Crossing the line

We all have an invisible line of acceptance, in our minds, that separates acceptable behaviors of others above the line from unacceptable behaviors below the line. The common advice about setting boundaries is a solution for dealing with unacceptable behaviors that cross our invisible line. But setting unilateral boundaries runs the risk of ignoring people’s needs, even our own.

We can do better than that.

Shifting our focus away from setting boundaries doesn’t mean that parents must open themselves to being run over by their kids. Focusing on needs includes, of course, the parents’ needs.

So, what can we do instead?

Since our line of acceptance is invisible, the most important thing to do about an unacceptable behavior is to make the line it crossed visible by shining the light of an informative and non-judgmental expression, focused on the needs—what Thomas Gordon called an “I-message”.

A fully formed I-message expresses the behavior without blame or shame, the tangible problem I have with it, and my feelings about it. In this way I communicate that the other person’s behavior is interfering with my needs at the moment and express my desire for a different behavior to restore the balance of my needs.

Instead of focusing on setting a boundary, this allows the focus to rest on feelings and needs. It informs the other person of the line their behavior has crossed and encourages them without shame, blame, ordering, condescension, etc. to behave differently. Often times that’s all that’s needed, especially as effective communication becomes the norm and we build trust in taking care of each other’s needs.
We can also use I-messages to prevent problems from arising, by anticipating situations where there is a chance our line of acceptance may be crossed. In this case, we can also add an expectation, or something we’d want to happen, to the expression.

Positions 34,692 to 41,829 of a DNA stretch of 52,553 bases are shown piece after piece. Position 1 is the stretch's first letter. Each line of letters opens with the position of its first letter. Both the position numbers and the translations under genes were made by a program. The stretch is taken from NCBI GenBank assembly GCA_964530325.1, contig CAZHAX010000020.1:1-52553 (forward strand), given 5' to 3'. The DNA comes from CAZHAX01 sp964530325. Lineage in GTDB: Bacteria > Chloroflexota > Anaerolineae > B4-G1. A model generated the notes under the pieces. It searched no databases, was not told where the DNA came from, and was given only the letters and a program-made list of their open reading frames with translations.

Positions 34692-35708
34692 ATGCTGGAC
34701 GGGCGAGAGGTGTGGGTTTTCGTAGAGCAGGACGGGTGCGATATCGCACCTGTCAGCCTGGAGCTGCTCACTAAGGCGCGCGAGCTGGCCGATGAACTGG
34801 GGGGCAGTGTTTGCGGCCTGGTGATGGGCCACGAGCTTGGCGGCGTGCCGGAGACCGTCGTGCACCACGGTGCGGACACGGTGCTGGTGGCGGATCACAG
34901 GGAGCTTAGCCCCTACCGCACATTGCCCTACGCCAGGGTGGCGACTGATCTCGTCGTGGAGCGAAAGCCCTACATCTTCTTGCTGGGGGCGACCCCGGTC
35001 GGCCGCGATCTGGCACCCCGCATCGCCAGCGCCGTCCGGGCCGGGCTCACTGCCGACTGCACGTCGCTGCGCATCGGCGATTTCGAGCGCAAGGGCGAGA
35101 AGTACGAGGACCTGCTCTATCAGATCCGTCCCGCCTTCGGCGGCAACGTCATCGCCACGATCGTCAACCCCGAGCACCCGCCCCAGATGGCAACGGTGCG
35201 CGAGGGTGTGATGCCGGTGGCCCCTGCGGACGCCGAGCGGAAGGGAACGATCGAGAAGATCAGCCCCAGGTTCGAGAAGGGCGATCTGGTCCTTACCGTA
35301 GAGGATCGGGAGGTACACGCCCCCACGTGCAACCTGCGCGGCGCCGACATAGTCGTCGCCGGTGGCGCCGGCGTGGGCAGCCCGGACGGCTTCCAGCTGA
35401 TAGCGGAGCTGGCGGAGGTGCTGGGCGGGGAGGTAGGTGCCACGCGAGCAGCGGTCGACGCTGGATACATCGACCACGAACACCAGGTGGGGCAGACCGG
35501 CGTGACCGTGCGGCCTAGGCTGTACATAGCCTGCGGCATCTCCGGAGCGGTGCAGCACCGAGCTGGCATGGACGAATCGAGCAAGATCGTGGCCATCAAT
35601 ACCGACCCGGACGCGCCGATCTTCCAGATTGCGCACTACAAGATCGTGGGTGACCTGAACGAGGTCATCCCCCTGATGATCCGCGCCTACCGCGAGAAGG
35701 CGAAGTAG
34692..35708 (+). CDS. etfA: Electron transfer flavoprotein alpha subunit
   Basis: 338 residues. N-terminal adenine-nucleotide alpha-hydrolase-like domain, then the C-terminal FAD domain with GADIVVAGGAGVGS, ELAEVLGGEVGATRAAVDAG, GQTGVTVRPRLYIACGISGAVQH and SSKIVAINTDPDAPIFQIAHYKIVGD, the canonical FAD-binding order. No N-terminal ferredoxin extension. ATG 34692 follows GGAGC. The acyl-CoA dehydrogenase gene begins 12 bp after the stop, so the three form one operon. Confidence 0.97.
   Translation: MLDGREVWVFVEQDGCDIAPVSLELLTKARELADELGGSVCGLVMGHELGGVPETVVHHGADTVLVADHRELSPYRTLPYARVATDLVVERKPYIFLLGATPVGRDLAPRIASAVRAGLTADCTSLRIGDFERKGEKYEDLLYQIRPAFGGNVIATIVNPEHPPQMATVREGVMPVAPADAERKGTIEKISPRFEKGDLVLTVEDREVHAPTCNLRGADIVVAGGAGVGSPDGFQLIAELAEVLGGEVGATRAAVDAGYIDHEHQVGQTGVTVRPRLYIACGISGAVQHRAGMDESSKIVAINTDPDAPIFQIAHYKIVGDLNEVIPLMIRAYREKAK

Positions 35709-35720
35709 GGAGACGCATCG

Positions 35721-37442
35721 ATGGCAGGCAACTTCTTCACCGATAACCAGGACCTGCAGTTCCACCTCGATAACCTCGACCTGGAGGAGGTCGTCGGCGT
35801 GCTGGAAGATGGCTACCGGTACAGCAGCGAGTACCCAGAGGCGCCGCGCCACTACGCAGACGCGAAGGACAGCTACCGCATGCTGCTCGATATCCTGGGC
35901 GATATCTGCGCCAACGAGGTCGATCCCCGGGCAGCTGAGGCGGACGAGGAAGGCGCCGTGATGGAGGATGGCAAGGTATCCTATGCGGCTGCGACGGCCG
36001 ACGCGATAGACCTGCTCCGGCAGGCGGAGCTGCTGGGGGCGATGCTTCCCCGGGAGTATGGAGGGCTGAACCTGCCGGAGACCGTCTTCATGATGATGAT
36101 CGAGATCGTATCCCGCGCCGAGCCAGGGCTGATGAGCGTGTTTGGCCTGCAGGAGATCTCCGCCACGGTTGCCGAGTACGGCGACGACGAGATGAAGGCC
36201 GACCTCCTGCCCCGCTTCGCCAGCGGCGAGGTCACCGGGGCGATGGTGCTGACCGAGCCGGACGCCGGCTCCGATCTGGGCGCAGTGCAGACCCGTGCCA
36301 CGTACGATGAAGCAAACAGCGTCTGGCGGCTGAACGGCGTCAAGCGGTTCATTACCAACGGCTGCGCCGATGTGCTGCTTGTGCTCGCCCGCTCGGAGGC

The focus on needs reflects the fact that the line of acceptance is a personal and variable line. It not only varies for different people, it can also vary even for the same person from day to day, or even hour to hour, depending on our mood, experiences, ideas and values, and more. Instead of setting that line in stone, we can illuminate it and open our creative highways to finding a better way together.

For example, I come home tired from a stressful day at work and realize I never started the slow cooker for the meal I had planned for dinner. Not only the food is spoiled, but we don’t have dinner and everyone’s hungry. I think, ok, no problem I’ll just get rotisserie chicken and make some pasta to go with it.

Except, we just had chicken last night and my teenage son says no, he’s adamant he’s tired of it. I’m exhausted and can’t even think of what else I might put together for dinner. Should I be setting the boundary here and say: “This is what we are having—deal with it!”? Of course I can, but that means I will shut down all other possibilities and not only ignore my son’s needs, but possibly even my own. After all, I’m so tired, the idea of going to the store is starting to make me hyperventilate.

How about instead I express myself with an I-message, say: Look, I have had a long day and am really tired so when you refuse the idea of having chicken again I feel stuck and can’t think of a better option. No blame, no shame, no setting a unilateral boundary, just a factual expression of behavior and my feelings and needs.

My son looks at me and says: “I see you are so tired; I actually took a nap after school and feel refreshed. How about you go sit down with a drink and let me prepare dinner tonight? I can make rice and beans and quesadillas. You can even add the leftover chicken from last night if you want.” Wow! Yes, please!
(Of course, with different kids, it might go differently: Be prepared to say yes cheerios for dinner instead!)

Too good to be true? Not really. When we communicate effectively about our feelings and needs and show in practice that we are serious about not overriding other people’s needs and instead take care of everyone’s needs, this becomes not the exceptional but the likely scenario.



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